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I discovered a treasure in this underrated fifth book of the Pentateuch.

When my mentor suggested we study the book of Deuteronomy, I thought, “Really? Deuteronomy? Isn’t that one of the books that makes people quit their Bible-in-a-year reading plans? Isn’t it a dry list of Levitical laws that don’t apply to the church today?” 

My hesitations aside, we dove in, and I discovered a treasure in this underrated fifth book of the Pentateuch.

The word Deuteronomy is Greek for “second law” or “copy of the law.” It is a retelling of the law and the instructions God gave Moses in previous books, now in a short and sweet memo for Joshua and the Israelites as they prepare to enter the Promised Land. But this brief is also rife with reminders, promises, warnings, and lessons that still apply to us today.

A few key words by the number: Moses uses the word “listen” 18 times, “remember” or “do not forget” 21 times, and “obey” 30 times. Did you get that? Through Moses, God is making a very clear point: listen to my words, remember/do not forget my words, obey my words! Not much has changed in 3,000 years.

What is God so desperate for God’s people to know? Twelve times God tells Joshua and the people “Do not be afraid,” “Do not be terrified,” “Do not be discouraged,” “Do not be fainthearted,” and “Do not panic.” But why shouldn’t they be panicked or fainthearted about their dangerous present and uncertain future? Because “The LORD your God himself will fight for you” (Deut. 3:22). Because “The LORD your God … will be with you” (20:1). Because “The LORD your God goes with you; he will never leave you nor forsake you” (31:6). Because “The LORD himself goes before you and will be with you” (31:8).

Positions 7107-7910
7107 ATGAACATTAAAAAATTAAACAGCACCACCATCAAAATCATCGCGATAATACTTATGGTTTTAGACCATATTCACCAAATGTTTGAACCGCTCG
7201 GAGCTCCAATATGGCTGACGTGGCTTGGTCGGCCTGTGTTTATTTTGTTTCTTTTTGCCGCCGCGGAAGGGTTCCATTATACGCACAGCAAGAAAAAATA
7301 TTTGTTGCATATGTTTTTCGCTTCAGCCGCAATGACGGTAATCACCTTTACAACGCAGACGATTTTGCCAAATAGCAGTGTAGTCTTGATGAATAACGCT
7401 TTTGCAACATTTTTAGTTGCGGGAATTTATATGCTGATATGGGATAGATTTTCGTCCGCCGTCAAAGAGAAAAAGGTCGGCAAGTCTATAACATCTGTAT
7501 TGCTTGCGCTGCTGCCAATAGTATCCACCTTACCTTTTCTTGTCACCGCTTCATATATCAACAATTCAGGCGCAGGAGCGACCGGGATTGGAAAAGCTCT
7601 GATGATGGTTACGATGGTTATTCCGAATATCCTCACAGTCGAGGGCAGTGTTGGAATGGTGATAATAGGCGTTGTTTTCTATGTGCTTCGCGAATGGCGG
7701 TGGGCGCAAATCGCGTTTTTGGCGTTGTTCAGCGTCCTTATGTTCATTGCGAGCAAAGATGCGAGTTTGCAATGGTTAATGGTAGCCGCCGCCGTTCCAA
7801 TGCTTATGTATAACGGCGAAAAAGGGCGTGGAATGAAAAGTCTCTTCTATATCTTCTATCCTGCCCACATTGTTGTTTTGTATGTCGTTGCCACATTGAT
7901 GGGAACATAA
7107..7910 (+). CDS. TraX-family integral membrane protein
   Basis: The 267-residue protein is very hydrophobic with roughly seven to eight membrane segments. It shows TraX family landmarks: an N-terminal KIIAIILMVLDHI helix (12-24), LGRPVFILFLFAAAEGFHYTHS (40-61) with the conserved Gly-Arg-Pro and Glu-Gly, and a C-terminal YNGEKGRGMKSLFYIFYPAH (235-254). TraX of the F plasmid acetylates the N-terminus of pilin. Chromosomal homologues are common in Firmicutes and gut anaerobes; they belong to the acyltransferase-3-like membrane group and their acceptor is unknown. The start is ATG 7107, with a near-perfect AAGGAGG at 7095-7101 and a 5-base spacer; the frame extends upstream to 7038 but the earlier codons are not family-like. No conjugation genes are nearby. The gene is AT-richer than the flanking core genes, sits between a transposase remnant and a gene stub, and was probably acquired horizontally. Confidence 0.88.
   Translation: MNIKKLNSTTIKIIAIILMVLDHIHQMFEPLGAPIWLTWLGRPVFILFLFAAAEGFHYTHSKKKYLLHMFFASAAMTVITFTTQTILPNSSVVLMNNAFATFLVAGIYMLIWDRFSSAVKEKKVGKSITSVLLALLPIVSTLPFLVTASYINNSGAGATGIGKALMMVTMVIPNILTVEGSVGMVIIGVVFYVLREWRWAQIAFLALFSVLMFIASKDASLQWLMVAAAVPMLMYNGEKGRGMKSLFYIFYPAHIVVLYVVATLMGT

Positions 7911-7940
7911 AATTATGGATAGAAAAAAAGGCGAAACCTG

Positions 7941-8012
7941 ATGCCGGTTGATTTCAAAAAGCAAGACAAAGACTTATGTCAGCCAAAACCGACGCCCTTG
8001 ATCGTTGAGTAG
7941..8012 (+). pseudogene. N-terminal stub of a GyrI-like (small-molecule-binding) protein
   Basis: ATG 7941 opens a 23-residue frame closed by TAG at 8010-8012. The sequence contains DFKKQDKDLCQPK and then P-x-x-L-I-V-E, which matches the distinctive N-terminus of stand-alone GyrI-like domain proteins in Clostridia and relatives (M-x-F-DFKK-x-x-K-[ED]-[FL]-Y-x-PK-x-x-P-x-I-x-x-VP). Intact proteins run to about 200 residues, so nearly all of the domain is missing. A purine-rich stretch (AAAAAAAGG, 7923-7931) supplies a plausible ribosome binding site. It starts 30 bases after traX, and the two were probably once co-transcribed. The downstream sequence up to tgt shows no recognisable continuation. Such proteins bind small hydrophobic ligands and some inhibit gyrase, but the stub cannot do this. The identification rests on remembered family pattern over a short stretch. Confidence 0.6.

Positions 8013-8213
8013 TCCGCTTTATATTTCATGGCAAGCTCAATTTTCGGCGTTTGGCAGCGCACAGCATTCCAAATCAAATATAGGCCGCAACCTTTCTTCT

Of all the imperatives and minutiae of Levitical laws and details of worship, the critical thing God wants his children to remember as they enter the Promised Land is that God is with them. Without that, none of the rest of the law matters.

But God doesn’t just leave them to take God’s word for it (remember, those who actually saw God triumph over the Egyptians were long gone). Over and over God reminds them of what God has already done. Want an extensive coloring experience? Try highlighting every time in Deuteronomy that God did or promises to do something. Chapter 1 alone recounts: “I (the LORD) have given you this land” (v. 8); “The LORD your God has increased your numbers” (v. 10); “See, the LORD your God has given you the land” (v. 21); “The LORD your God, who is going before you, will fight for you” (v. 30); “The LORD your God carried you, as a father carries his son” (v. 31); and “The LORD your God … went ahead of you on your journey … to show you the way you should go” (vs. 32-33). Reminder after reminder after reminder.

But not all reminders and assurances are comforting. Moses also notes, “When the LORD heard what you said, he was angry” (vs. 34) and “He paid no attention to your weeping and turned a deaf ear to you” (vs. 45). The consequences of not listening, remembering, and obeying are dire. Again, not much has changed.

Sadly, we know that the Israelites did not always listen, remember, and obey. But God through Moses preserved this message for more than just Joshua and his contemporaries. The Levitical law doesn’t apply to the church today, but the promises of a God who never changes still hold for you and me. Our faithful, omnipotent God who rescued, redeemed, punished, forgave, and guided the Israelites is still invested in our rescue and our redemption. God still desires our love and obedience, and God still goes with us every step of the way. That is just one of the precious treasures hidden in the underrated book of Deuteronomy.

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